The Korea Disease Control and Prevention Agency said Friday the 47 cases added in the past 24 hours took the country’s total to 25,035 with 441 deaths. It’s a decline from the 110 reported a day earlier, about half of them tied to a hospital for the elderly in the southeastern city of Busan.

Health official Son Youngrae says South Korea’s caseload is currently showing a downward trend. But he says the public must stay vigilant as cluster infections have also been detected sporadically in hospitals and other high-risk facilities.

5:11 a.m.: India’s confirmed coronavirus fatalities jumped to 895 in the past 24 hours, a day after recording the lowest daily deaths of 680 in nearly three months.

The Health Ministry on Friday also reported 63,371 new cases, raising India’s total to more than 7.3 million, second in the world behind the U.S. The worst-hit western Maharashtra state accounted for nearly 36% of the 112,161 total deaths since the outbreak of the pandemic. The country was seeing more than 1,000 deaths per day last month.

According to the Health Ministry, India’s average number of daily cases dropped to 72,576 last week from 92,830 during the week of Sept. 9-15, when the virus peaked. It is recording an average of around 70,000 cases daily so far this month.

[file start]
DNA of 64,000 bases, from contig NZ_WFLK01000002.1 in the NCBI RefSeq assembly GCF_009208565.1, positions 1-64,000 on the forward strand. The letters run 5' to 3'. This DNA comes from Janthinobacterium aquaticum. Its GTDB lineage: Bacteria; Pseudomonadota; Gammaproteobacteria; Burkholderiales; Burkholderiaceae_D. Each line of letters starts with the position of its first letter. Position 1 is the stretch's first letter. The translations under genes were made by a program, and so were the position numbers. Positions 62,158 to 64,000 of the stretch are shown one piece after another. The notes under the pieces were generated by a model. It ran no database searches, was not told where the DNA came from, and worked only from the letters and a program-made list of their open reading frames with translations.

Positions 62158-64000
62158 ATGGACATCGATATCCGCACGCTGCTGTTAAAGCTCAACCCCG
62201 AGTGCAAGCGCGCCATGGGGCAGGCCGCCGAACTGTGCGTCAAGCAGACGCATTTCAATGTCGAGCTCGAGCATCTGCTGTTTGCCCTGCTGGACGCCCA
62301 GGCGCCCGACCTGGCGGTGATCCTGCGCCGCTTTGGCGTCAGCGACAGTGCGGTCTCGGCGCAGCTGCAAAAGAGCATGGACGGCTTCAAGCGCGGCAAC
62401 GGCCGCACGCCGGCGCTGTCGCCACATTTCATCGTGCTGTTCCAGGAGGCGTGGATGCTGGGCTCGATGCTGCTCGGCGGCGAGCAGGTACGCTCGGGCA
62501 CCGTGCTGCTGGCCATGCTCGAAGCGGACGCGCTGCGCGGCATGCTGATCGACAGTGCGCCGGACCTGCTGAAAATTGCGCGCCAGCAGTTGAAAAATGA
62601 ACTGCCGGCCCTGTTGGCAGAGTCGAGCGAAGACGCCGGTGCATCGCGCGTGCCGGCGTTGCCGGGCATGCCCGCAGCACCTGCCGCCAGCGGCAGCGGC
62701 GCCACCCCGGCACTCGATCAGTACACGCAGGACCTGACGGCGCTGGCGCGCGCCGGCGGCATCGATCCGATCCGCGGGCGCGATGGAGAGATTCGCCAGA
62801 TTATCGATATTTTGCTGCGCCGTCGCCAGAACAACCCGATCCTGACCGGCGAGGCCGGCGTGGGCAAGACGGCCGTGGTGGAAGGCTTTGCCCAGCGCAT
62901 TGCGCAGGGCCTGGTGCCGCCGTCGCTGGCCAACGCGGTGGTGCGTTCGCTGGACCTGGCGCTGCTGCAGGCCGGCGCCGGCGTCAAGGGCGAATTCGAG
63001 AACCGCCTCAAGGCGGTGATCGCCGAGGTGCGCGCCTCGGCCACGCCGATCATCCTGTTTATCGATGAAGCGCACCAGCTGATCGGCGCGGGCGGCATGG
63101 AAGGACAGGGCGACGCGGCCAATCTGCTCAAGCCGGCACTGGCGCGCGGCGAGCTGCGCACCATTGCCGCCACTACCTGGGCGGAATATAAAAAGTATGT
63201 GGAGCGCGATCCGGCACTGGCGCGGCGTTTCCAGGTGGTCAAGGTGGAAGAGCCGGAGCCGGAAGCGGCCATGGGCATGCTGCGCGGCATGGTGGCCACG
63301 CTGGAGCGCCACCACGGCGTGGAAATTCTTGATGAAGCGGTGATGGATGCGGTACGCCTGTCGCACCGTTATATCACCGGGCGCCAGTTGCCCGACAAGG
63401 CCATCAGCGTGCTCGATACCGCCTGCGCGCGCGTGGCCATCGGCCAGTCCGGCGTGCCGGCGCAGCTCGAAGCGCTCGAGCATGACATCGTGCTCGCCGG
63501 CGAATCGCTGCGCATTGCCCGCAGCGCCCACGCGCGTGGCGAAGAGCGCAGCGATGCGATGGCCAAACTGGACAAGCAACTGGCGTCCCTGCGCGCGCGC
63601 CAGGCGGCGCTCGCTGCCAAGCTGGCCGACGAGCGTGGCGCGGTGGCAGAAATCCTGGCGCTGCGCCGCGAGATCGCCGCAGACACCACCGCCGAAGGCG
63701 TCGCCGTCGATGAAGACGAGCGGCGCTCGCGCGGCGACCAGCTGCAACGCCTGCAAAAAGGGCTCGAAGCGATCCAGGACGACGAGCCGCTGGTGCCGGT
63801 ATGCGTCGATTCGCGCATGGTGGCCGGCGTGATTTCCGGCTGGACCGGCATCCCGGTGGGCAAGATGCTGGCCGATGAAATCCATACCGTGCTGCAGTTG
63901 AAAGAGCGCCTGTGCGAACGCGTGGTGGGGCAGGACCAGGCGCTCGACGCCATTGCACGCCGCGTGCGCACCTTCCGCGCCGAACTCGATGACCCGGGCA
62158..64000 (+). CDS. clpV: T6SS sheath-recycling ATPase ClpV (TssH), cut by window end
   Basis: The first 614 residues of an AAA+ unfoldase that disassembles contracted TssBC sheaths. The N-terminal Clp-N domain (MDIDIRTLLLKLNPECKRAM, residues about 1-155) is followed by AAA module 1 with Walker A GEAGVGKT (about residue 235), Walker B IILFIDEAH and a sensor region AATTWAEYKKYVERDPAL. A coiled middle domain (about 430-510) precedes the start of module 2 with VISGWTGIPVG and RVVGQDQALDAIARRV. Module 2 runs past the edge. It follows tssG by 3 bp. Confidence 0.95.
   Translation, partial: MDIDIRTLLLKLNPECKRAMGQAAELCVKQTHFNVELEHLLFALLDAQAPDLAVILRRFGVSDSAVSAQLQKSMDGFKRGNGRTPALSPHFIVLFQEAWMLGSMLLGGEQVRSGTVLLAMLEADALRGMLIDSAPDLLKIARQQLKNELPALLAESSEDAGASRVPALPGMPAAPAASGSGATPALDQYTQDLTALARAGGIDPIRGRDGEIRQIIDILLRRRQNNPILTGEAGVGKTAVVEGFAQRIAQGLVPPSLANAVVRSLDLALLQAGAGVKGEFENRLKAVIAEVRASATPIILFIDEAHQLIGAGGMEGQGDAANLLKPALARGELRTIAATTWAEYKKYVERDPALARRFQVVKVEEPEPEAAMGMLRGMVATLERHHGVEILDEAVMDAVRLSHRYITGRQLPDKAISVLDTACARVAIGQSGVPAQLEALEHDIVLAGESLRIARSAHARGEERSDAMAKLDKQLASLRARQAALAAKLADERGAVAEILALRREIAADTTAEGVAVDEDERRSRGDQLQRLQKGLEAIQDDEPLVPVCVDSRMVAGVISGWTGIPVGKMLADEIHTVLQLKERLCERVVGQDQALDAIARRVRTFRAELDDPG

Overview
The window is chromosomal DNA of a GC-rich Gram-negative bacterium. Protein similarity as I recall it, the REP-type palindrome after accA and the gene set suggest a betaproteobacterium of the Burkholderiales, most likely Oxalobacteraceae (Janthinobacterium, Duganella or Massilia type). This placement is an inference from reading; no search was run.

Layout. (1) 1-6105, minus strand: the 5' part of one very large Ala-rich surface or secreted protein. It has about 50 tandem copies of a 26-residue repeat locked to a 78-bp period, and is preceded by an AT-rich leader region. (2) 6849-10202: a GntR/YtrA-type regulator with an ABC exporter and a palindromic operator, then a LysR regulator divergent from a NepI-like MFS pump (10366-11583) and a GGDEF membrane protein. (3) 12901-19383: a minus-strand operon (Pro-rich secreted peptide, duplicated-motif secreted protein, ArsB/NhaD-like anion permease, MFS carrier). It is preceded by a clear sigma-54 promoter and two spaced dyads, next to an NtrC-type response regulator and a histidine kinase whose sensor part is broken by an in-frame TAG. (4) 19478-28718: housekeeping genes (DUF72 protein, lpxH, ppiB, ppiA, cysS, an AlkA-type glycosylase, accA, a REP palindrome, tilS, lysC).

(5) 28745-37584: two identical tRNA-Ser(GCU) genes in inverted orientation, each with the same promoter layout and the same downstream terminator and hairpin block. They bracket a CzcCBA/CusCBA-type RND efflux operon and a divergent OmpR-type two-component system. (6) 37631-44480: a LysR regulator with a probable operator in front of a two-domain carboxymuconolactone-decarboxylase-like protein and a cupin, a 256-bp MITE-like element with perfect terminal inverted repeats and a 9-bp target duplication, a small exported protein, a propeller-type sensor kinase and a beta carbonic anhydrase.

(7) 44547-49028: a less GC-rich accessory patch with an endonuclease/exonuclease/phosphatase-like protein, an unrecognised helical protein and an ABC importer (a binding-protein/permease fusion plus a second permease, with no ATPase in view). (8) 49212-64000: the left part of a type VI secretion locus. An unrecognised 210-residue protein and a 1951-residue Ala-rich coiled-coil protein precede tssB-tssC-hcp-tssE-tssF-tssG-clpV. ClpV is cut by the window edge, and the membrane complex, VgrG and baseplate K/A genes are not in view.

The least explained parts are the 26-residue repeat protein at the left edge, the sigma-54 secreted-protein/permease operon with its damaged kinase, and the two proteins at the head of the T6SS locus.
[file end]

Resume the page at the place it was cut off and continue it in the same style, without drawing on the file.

5 a.m.: Italy has two weeks to stop the rising rate of transmission of coronavirus or it risks “following in the footsteps” of European neighbours where exponential spreads have ushered back harsh restrictions, a virologist on the front lines says.

Italian health officials have declared that the resurgence of COVID-19 has reached an “acute phase.” Massimo Galli, the director of infectious diseases at Milan’s Luigi Sacco hospital, said Italy’s surge — which hit pandemic highs of new daily infections this week — is not the result of record testing, as policy-makers have suggested, but a sign of a real return among the population most at risk.

It only takes a look at Sacco’s COVID-19 ward, a few steps from Galli’s office, to raise the alarm.

“We have a situation that reminds one quite distressingly of the one that we already have experienced,’’ Galli told The Associated Press, referring to the peak in March and April when the surge in infections resulted in a one-day record of 969 deaths.